Imagine a town centre, which on one side of the main road has the normal mix of shops and pubs, but on the other side has three fine churches? Well, that is Bungay, and as well as the churches there is also the Buttercross, marking the ancient centre of the town. In fairness, Holy Trinity isn't really on the main road, but completes a large area of peace and quiet, in what is now a very gentle market town as traffic no longer thunders through it, or did not when I visited. Bungay is also home to one Harry Potter. Yes, that one, the wizzard. Well, the books were produced here, or at least the hardback ones were, as Clay's the printers seem to have possession of half the town for their printing works. Bungay sits on the southern bank of the River Waveney, and therefore is in Suffolk, but to me it seems Norfolk, so much nearer Norwich and Ipswich, and the proliferation of yellow and green shirts rather than blue and white ones is obvious. Saying that, City were playing home on this day, so that might explain it. Locals travelling to Carrow Road have to leave the ground sharpish at full time to get back to the bus station so to catch the last bus back home. Such is the life for a Bungayonian, which I suspect they are not called. And transport to Lowestoft is, if anything, even worse, I suppose you could always row along the river. --------------------------------------------------------- The Church of St. Mary Was parochial, previous to the dissolution of the nunnery, as well as conventual; and probably its handsome western front, which was built subsequently to the north aisle, formed the grand approach from the town. It is yet called 'Lady Church' by old inhabitants in the place. At the great fire in 1688 it suffered considerable damage; but the statement of the Brief that it was burnt to the ground is an exaggeration. The old benches, and possibly the font—for the present one is modern—might have been consumed, as was evidently the roof of the south aisle, which was relaid and finished in 1699; but the fine oaken roof of the nave escaped. Nor were all the bells melted in the conflagration, the writer having furnished to one of the churchwardens, some years since, a translation of the old Longobardic legends which encircled two of them, which have since been re-cast. The interior of this edifice is light and elegant, its clerestory being supported on each side by five columns composed of clustered shafts. The want of a chancel mars the justness of its proportions very considerably; but its greatest disfigurement is a huge and ugly altar-piece. One or two ancient piscinas have lately been laid open, but their workmanship demands no especial notice. The tower, of slender but delicate proportions, stands at the west end of the south aisle, and the massy bands of iron with which its internal columns are braced together attest the injury its foundations have sustained by an injudicious grave-digger, who nearly brought it to the ground in 1790, by excavating a vault beneath its base. The old parish book commences in 1523, and contains the churchwardens' accounts before the Dissolution. It is a very curious record, in high preservation, and some of its entries show that many popish observances were retained at Bungay long after its nunnery was stript and ruined. The last entry proves that the good people of Bungay had taste enough to procure and employ an elegant piece of church furniture, which the inhabitants of Mettingham disregarded. 'The brassen lecterne' was, I presume, brought from the chapel of the dissolved college there; an edifice fitted up in most elegant style. Subsequent fanaticism, however, has failed to spare what the rough hands of the reformers left uninjured. The following armorial bearings formerly ornamented the windows of this church. Ufford, sab., a cross engrailed or. Kenton, sable, a chev. arg. between 3 cinquefoils or. Fitz-Otes, az., 4 bars or, a canton erm. quartering Knivett, arg., a bend sable. Montacute, erm., 3 fusils in fess gules. . . . . . . . . . a bord. az. charged with 8 martlets or. (fn. 55) Monuments.—In 1612 there was a stone for Reginald Barrow. (fn. 56) Reginald Brown, Gent., died Jan. 2, 1767. Arms, arg. on a bend az. 3 eagles displayed or. Richard Nelson, Gent., died Dec. 2, 1727. Arms, per pale arg. and sab. a chev. between 3 fleurs-de-lis counterchanged. Robert Scales, who gave the organ to the church, died Nov. 7, 1732. James Browne, Gent., died Jan. 9, 1755. Henry Williams, died May 25, 1768, aged 79. Edward Cooper, late surgeon in Bungay, died March 31, 1764. Arms, az. a tortoise, pale-wise, or. Valentine Lumley, Clerk, died April 26, 1794, aged 70. Thomas Bewicke, Clerk, died Feb. 7, 1842, aged 74. Arms, arg. 5 lozenges in fess gul., each charged with a mullet of the first, between 3 bears' heads erased sab. Gregory Clarke, Gent., died May 10, 1725. Arms, arg. on a bend gules 3 swans prop. between as many pellets. John Davie, D.D., Master of Sidney Sussex Coll., Camb., died Oct. 8, 1813, aged 36. Lancelot Davie, died Oct. 9, 1816, aged 33. Thomas Bardwell, portrait painter, died Sept. 9, 1767, aged 63. Bungay St. Mary, as a benefice, has been a perpetual curacy only, since the dissolution of the nunnery. The church contains 846 sittings, of which 216 are free. Among the plates in the fourth volume of Betham's 'Baronetage of England' is the representation of a very curious and rich "Atchievement of Le Seneschal de Buxton, Seneschal of Bourdeaux, temp. Ric. II.," which was taken from the priory of Bungay in the time of Henry VIII. The writer requested permission of the family to have it re-engraved for the present work, but not having been favoured with an answer to his application, he does not consider himself at liberty to enrich his volume with this desirable illustration. www.british-history.ac.uk/no-series/suffolk-history-antiq... --------------------------------------------------------- By lorries along Bungay High Street, St Mary stands soberly, over the Butter Cross, and the Fleece, and the castle beyond. Stately, plump spirelets rise from the turrets, bearing fleches on which an arrow and lightning spike lay crossed. A lattice of fretted arches is sustained gently beneath them in the mild morning air. I photographed with relish the flintwork and flushwork, the ruined priory of God and the Holy Cross, the erect gargoyles, lions in spandrels, the punished water stoup which gave to my eye the faint hint of Catholic survivals. Signatures of all things I am here to read, angels and archangels, the nearing pinnacles, that shield of the passion. Flint black, weathered cope, stone buttress. Coloured signs. I closed my eyes to hear my shoes brushing ancient grass and grassy gravel. Am I walking into eternity through St Mary's churchyard? Swish, swash, crush. Begin. Walnut by plaster, W. B.'s dole cupboard of 1673. Q rat? Curate. Primitive bishops watch on, watch passing generations. I sauntered sadly from bright light, sauntering sadly, light no more. A classical font, a dusky battered plate, rises up like Holy Trinity. Beyond, walled, an old retainer. --- HOW A GREAT SUFFOLK CHURCH IS BURNED DOWN Fifteen years later, Bungay is destroyed by a fire that starts in a bakers shop. The church is gutted, and even the remarkable tower of 1470 needs rebuilding. Inside, virtually nothing medieval survives the fire, and St Mary will be variously refurnished by 18th century aesthetes (the font) 19th century sacramentalists (the altar, the glass, the eastwards position) until WE SEE THE CHURCH FURNISHER AT WORK the seven works of mercy in the eastern end of the north aisle are installed by Charles and Alexander Gibbs, and the panelling behind the altar is presented by local writer Henry Rider Haggard. Mortlock thinks it 17th century Flemish, and it is the best woodwork in the church because K.M.A. the enthusiastic protestants of the parish took down the rood screen during the early years of Elizabeth, and were condemned for it, having to provide a replacement, of which nothing survives, since it was destroyed in the fire, presumably, and K.M.R.S.A. in any case, the church is now redundant. It is the biggest and most urban redundant church in Suffolk, the local Anglicans feeling quite at home, thank you very much, in Holy Trinity across the road to the east, and now the Churches Conservation Trust watches over THE GRANDEUR THAT WAS ROME the grandeur that was once a major East Anglian parish church. Beccles, where the parish church was also destroyed by fire, and at Bungay there are one or more survivals from the church's Catholic heyday, for in the south aisle he found a surviving piscina, the saving remnant. --- What discrete succession of images did Simon meanwhile perceive? Reclined against the pulpit, he perceived across the range of benches a patina of bat urine, a heady aroma of antique, two women reading a notice, a woman looking up at the west window, a man leaving the church holding a CCT guidebook. Of what similar apparitions did Simon think? Of others elsewhere in other times who, kneeling on one knee or two, had inhabited parish churches. Of ghosts in big churches of Blythburgh, Southwold, Lowestoft St Margaret. Of awestruck agnostics at Iken and Lindsey St James. Of American tourists at Long Melford and Lavenham. What did Simon see on raising his gaze to the height of a yard from the women to the opposite wall? An elegant 1760 monument for Henry Williams by Thomas Rawlins; a monument to Pergrina Browne by the first named sculptor's father; other monuments of the 18th century by Norwich artists; 18th century lead with the churchwardens names incised within. Did he remain? With deep inspiration he returned, retraversing the nave, reentering the porch, closing the door. With brief suspiration he reassumed the daylight, reascended to the churchyard, reapproached the High Street, and reentered. In what directions did the narrator head? At rest relative to his former actions, he entered the Fleece public house, and availed himself of an imperial pint of Adnam's Broadside Ale. In what posture? Semilaterally, in relation to the floor, knees crooked, posterior upon a chair, arms rested on a table, guidebooks open. Weary? He rests. He has travelled. --- Yes because he never saw a church like that before as be so big and urban and yet so empty and yet they are so many of them that empty nowadays except this one of course they've actually given up the ghost in not that I'd like to say for sure that Anglicans believe in ghosts or anything like that nowadays not even the Holy one he'd say but you'd know he was just having you on and pulling your leg because he wants you to think he's a radical catholic and whats all this with the writing like other writers anyway, Jesus, you'd think the man couldn't put two words together of his own. And the weather he has in his churchyards you'd think every day was some winter storm or bright early spring or else its that he's sitting down and resting on account of the heat, Mother of God you'd think we never had a day when you'd not notice the weather because it wasn't worth a word when you could be talking about something else, and if its not the weather its some r- word, or its the people I mean what do people have to do with churches, and yet he's always meeting them and Holy God who gives a stuff about which keyholder said this and what that Vicar was moaning about I mean people read the site for the buildings, and even there he can't just call a building a building like you'd put down a straw perhaps and you'd say you see that straw Simon, that's a straw, and no he'd be going on about sacramentalism and eastwards positions and reformation, that's it, reformation I mean who's he when he's at home? and now Jesus would you credit it if he's not fancying himself like some Frenchman who writes the biggest books you've ever seen, and bringing in the women he sleeps with I mean men are such fools when you think about it or give them half a chance because if it was the women who were writing about the churches you can be sure it would be us having the fun, and not taking any notice at all of the locked doors and fearful keyholders because you can only ask so many times can't you and if I met a difficult keyholder I'd dare him with my eyes to say no and again no and I'd ask him would he no to say no and first I'd walk away from him no and think of the things I'd be doing instead of visiting the church no and writing about it no and my heart would be going like mad and no I'll say no I won't No. Trieste-Zurich-Paris-Bungay 1914-2002 www.suffolkchurches.co.uk/bungaysm.htm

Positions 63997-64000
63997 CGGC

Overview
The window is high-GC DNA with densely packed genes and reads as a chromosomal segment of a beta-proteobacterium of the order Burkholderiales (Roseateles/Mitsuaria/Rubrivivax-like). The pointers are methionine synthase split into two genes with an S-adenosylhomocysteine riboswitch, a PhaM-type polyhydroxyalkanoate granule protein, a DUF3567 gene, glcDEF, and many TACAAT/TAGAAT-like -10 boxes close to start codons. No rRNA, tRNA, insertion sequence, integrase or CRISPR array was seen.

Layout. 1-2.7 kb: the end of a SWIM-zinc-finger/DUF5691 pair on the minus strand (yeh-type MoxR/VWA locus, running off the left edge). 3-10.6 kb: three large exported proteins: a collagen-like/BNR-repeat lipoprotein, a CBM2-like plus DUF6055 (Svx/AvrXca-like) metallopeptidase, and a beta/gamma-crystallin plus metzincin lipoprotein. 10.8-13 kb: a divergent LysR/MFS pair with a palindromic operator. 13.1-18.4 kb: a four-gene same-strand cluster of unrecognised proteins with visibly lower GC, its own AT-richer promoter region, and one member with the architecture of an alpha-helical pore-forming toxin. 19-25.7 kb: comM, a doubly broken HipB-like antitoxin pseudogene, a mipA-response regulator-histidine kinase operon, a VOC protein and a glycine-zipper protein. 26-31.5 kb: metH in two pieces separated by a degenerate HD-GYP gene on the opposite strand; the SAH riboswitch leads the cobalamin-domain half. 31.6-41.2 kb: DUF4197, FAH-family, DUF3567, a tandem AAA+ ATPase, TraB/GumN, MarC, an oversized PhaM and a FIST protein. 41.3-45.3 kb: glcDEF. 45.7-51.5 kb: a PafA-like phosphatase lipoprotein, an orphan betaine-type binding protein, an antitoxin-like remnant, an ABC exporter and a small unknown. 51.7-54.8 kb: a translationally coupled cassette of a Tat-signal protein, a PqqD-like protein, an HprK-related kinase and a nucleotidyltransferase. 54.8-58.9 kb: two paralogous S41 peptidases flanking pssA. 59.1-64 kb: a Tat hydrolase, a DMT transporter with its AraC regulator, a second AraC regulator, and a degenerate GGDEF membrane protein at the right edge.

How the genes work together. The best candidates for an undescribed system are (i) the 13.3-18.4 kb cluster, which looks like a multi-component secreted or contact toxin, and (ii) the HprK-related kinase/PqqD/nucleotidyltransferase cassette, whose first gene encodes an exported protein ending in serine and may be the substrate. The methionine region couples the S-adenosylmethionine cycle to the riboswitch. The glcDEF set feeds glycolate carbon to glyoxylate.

The Woman In The Window Book Explained,
The Woman In The Window Book Summary,
The Woman In The Window Book Ending Explained,
The Woman In The Window Book Ending,
The Woman In The Window Book Spoiler,
The Woman In The Window Book Analysis,
The Girl In The Window Book Ending,
The Woman In The Window Book Chapter Summary,



on topic

License and Use

This The Woman In The Window Book Explained - st-mary-bungay-suffolk on net.photos image has 683x1024 pixels (original) and is uploaded to . The image size is 249372 byte. If you have a problem about intellectual property, child pornography or immature images with any of these pictures, please send report email to a webmaster at , to remove it from web.

Any questions about us or this searchengine simply use our contact form

  • Published 06.29.22
  • Resolution 683x1024
  • Image type jpg
  • File Size 249372 byte.

Related Photos

Comments


Comments
comments powered by Disqus